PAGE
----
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Agency Response Letter GRAS Notice No. GRN 000221

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See also Generally Recognized as Safe (GRAS) and about the GRAS Notice Inventory

CFSAN/Office of Food Additive Safety

October 23, 2007

Debbie Trinker
Vice President, Regulatory Affairs
Kemin Health, L.C.
600 E. Court Avenue, Suite A
Des Moines, IA 50309-2021

Re: GRAS Notice No. GRN 000221

Dear Ms. Trinker:

The Food and Drug Administration (FDA) is responding to the notice, dated April 4, 2007, that you submitted in accordance with the agency's proposed regulation, proposed 21 CFR 170.36 (62 FR 18938; April 17, 1997; Substances Generally Recognized as Safe (GRAS); the GRAS proposal). FDA received the notice on April 9, 2007, filed it on April 11, 2007, and designated it as GRAS Notice No. GRN 000221.

The subject of the notice is suspended lutein. The notice informs FDA of the view of Kemin Health L.C. (Kemin) that suspended lutein is GRAS, through scientific procedures, for use as an ingredient in term infant formula at a maximum level of 250 micrograms per liter (μg/l). In this letter the term "suspended lutein" denotes the mixture of the carotenoids lutein and zeaxanthin (crystalline lutein) that are suspended in safflower oil.

21 CFR 101.4 states that all ingredients must be declared by their common or usual name. In addition, 21 CFR 102.5 outlines general principals to use when establishing common or usual names for nonstandarized foods. Our use of "suspended lutein" in this letter should not be considered an endorsement or recommendation of that term as an appropriate common or usual name for the purpose of declaring the substance in the ingredient statement of foods that contain that ingredient. Issues associated with labeling and the appropriate common or usual name of a food are the responsibility of the Office of Nutritional Products, Labeling, and Dietary Supplements in the Center for Food Safety and Applied Nutrition.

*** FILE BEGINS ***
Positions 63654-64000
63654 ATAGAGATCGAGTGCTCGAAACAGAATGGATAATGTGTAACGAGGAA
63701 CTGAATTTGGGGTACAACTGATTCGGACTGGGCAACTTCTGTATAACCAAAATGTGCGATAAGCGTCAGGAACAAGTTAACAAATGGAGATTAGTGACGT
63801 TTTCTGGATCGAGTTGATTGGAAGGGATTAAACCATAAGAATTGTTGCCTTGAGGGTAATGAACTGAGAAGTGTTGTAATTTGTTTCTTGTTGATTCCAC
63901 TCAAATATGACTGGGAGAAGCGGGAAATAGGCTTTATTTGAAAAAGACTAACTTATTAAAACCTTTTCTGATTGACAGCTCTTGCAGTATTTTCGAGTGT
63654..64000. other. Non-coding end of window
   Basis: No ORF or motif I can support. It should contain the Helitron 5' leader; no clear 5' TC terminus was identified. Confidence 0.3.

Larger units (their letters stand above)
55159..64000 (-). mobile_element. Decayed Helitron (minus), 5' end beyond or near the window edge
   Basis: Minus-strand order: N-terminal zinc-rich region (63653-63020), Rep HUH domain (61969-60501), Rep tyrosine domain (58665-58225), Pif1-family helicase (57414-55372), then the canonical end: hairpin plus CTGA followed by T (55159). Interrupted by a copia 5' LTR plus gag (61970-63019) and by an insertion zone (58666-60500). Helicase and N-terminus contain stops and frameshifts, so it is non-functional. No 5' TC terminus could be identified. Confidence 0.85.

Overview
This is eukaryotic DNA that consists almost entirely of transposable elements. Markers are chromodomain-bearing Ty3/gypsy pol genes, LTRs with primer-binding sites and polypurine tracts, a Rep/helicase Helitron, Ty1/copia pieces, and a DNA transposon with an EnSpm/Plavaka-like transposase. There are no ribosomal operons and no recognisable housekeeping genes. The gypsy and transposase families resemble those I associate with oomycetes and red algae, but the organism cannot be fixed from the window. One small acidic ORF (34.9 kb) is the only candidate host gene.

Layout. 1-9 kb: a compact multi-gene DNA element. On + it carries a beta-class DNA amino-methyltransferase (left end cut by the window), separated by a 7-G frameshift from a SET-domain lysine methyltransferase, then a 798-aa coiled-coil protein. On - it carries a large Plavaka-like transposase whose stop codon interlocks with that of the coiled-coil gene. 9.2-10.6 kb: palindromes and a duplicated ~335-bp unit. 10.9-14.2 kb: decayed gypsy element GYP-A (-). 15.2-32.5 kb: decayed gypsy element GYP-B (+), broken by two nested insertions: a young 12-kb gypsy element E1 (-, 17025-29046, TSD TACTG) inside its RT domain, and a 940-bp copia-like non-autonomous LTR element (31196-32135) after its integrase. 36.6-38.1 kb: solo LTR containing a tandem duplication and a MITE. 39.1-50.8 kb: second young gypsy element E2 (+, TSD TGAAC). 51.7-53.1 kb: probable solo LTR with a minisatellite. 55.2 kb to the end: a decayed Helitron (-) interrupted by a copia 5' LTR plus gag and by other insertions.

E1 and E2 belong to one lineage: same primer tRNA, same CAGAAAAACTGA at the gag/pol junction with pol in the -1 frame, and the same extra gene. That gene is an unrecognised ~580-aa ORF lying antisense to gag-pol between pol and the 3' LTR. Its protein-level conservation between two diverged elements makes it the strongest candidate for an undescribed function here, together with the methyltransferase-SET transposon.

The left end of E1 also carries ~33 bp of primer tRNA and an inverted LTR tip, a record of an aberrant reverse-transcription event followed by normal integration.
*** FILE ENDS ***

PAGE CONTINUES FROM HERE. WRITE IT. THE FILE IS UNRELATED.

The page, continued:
As part of GRN 000221, Kemin includes the report of a panel of individuals (Kemin's GRAS panel) who evaluated the data and information that are the basis for Kemin's GRAS determination. Kemin considers the members of its GRAS panel to be qualified by scientific training and experience to evaluate the safety of substances added to food. Kemin's GRAS panel evaluated estimates of dietary exposure, method of production, and product specifications as well as published and unpublished studies. Based on this review, Kemin's GRAS panel concluded that suspended lutein that meets appropriate food grade specifications and is manufactured in accordance with current good manufacturing practices is GRAS under the conditions of its intended use.

Crystalline lutein was the subject of GRN 000140 and is incorporated by reference into GRN 000221. The notified substance in GRN 000221 is a safflower oil suspension of crystalline lutein. GRN 000140 includes the identity and composition of, as well as, the method of manufacture of crystalline lutein. GRN 000221 discusses the identity, composition, and method of manufacture of suspended lutein. Kemin reports that the main components of suspended lutein are at least 21 percent lutein by weight and at least 0.8 per cent zeaxanthin by weight and provides specifications for this ingredient.